Yes we have heard from the liberal news media and they may very well get their way this November. But I am reminded of Richard Nixon’s silent majority. We will again hear from the silent majority the first Tuesday in November.
The bottom line: I think the American people are frustrated with all the politicians, including the do nothing democratic congress. In times like this they often vote for divided government. That might add up to one party keeping Congress and the other taking the White House.

claude peiffer said...

Amazing about the Paul amendment, Cooper. He has more integrity in his little finger than Obama has in his whole entourage of mentors and advisors.

claude peiffer said...

Paul Krugman, the liberal economist who writes for the NYT, admitted that taxing the rich will not give the federal government enough money to carry out the current liberal social agenda.

I watched McCain and Obama on Sixty Minutes last night. Obama went on and on about all of the programs he wants to put in place- including his infamous national healthcare program that will mean the death of us all- and he claimed that a small tax increase for those making above $250,000 and a "tax cut" for everyone making under $100,000 would take care of the financing for all of his socialist programs.

He must have some kind of magic wand.

I hope your optimism about the election results is well founded, anonymous. If the Democrats take both the White House and Congress I don't think America can survive even 4 years under such leadership.

john galt said...

Angelo Miozza-

I have been following the Fannie/Freddie situation for a number of years now. They have one of the strongest lobbies in Washington (until the recent bailout provision that makes them stop lobbying….we will see).
If a Congressperson or Senator opposed them they would run adds in his or her district accusing the politician of being against affordable housing. It was very effective.


Hmmm, it seems to me that this should be headline news. But, like most news stories that implicate the Washington establishment, the average American isn't going to hear about any of this.

Paul Krugman, the liberal economist who writes for the NYT, admitted that taxing the rich will not give the federal government enough money to carry out the current liberal social agenda.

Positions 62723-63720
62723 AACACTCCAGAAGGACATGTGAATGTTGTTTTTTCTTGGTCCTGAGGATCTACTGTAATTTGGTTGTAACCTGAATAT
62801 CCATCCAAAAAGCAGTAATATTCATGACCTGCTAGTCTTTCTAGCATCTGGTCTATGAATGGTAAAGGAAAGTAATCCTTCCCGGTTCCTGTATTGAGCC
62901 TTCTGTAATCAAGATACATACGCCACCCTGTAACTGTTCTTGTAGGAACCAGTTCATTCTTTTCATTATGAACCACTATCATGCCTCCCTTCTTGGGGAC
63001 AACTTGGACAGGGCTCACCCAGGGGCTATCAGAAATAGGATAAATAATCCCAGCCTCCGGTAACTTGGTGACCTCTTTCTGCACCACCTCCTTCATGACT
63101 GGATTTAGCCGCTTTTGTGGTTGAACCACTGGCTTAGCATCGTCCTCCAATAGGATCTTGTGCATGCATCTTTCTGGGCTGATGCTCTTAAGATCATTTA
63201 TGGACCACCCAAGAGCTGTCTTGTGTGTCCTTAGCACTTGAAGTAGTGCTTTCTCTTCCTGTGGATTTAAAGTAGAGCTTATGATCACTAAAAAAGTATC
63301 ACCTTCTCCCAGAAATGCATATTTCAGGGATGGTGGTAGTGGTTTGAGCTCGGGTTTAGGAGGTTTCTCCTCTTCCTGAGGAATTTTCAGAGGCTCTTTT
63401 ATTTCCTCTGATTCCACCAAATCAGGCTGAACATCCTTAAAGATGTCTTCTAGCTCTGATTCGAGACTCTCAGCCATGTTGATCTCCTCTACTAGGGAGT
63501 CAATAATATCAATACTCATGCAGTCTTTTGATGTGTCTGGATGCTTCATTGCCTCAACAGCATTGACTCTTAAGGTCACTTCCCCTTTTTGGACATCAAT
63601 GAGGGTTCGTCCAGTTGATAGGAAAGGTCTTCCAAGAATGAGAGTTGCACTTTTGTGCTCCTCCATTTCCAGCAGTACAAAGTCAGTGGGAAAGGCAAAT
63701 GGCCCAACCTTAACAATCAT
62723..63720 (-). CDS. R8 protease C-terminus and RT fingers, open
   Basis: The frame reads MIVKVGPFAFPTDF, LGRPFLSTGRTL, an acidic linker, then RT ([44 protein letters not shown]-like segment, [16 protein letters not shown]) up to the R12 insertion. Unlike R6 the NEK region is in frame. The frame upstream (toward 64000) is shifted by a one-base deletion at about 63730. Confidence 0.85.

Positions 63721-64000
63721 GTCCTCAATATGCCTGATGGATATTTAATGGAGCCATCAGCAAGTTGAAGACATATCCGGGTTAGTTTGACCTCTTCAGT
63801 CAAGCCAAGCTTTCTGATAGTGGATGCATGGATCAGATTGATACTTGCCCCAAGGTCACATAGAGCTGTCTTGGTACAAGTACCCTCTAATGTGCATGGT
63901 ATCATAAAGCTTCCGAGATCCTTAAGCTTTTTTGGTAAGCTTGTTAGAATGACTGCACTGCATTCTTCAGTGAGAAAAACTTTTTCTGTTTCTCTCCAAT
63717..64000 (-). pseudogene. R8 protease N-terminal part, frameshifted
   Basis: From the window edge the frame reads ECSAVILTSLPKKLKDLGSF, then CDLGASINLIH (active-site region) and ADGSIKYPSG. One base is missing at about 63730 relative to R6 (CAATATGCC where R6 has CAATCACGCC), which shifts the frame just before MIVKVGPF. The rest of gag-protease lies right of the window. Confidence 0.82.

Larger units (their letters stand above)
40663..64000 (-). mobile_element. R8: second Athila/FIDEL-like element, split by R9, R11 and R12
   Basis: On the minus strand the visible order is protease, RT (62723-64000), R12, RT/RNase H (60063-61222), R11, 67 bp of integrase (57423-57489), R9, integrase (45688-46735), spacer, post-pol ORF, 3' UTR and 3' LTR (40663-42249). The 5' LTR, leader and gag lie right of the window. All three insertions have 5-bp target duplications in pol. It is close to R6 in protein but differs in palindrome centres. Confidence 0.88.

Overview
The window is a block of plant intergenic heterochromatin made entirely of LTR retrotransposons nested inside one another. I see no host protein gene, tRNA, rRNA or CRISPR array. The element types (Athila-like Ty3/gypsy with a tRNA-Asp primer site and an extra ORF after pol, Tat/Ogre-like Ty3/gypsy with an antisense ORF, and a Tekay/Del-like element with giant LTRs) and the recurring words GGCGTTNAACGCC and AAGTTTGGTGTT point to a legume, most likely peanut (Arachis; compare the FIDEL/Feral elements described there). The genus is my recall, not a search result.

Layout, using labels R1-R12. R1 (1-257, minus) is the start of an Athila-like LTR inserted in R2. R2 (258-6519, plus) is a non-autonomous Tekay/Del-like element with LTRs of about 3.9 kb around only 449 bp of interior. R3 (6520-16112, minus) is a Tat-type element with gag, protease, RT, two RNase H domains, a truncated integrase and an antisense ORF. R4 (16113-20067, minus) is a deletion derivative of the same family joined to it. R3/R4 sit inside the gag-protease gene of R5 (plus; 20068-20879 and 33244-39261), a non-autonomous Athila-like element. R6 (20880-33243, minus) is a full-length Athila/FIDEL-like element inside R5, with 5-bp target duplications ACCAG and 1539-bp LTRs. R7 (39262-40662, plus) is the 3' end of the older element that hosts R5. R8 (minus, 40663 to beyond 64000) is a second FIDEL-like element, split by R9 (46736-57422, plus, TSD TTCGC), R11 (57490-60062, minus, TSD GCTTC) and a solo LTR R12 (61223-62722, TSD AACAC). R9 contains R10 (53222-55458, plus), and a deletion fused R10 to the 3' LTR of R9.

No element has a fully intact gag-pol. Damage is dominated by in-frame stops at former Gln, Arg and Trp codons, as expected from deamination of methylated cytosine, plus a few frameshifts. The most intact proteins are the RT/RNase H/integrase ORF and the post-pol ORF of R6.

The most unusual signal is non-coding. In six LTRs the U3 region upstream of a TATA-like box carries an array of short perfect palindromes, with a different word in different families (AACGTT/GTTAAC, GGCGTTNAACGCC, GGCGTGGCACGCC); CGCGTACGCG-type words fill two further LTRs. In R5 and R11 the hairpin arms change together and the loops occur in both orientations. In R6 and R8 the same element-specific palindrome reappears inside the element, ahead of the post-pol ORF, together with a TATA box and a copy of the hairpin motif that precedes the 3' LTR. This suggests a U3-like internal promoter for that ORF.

While we're on the subject of Paul Krugman, he had a great op-ed piece yesterday in the NYT that's worth reading in its entirety.

An excerpt:

I’m aware that Congress is under enormous pressure to agree to the Paulson plan in the next few days, with at most a few modifications that make it slightly less bad. Basically, after having spent a year and a half telling everyone that things were under control, the Bush administration says that the sky is falling, and that to save the world we have to do exactly what it says now now now.

But I’d urge Congress to pause for a minute, take a deep breath, and try to seriously rework the structure of the plan, making it a plan that addresses the real problem. Don’t let yourself be railroaded — if this plan goes through in anything like its current form, we’ll all be very sorry in the not-too-distant future.

Anonymous said...

http://www.youtube.com/watch?v=3AJqESdw7xs

Brent Rosen said...

Angelo Miozza said:

I am not convinced Obama understands financial issues. He seems only to be focused on redistributing the nation’s wealth in favor of helping the poor by taking from everyone else. I do not believe he cares nor understands how that can kill wealth creation in this country.

Not only that but redistribution of wealth is one of the basic tenets of socialist doctrine. What he wants to do is completely against the kind of government based on individual freedom that our founders established.

John Cooper said...

Angelo Miozza: Any relation to Angelo Mozilla of Countrywide? (grin)

Seriously, good post. Thanks.

In breaking news, Chris Dodd's mashup of this bill contains the following language in (appropriately named) Section 8:
~~~~~
Any determination of the Secretary with regard to any particular troubled asset pursuant to this Act shall be final, and shall not be set aside unless such determination is found to be arbitrary, capricious, an abuse of discretion, or not in accordance with the law.

3timesalady said...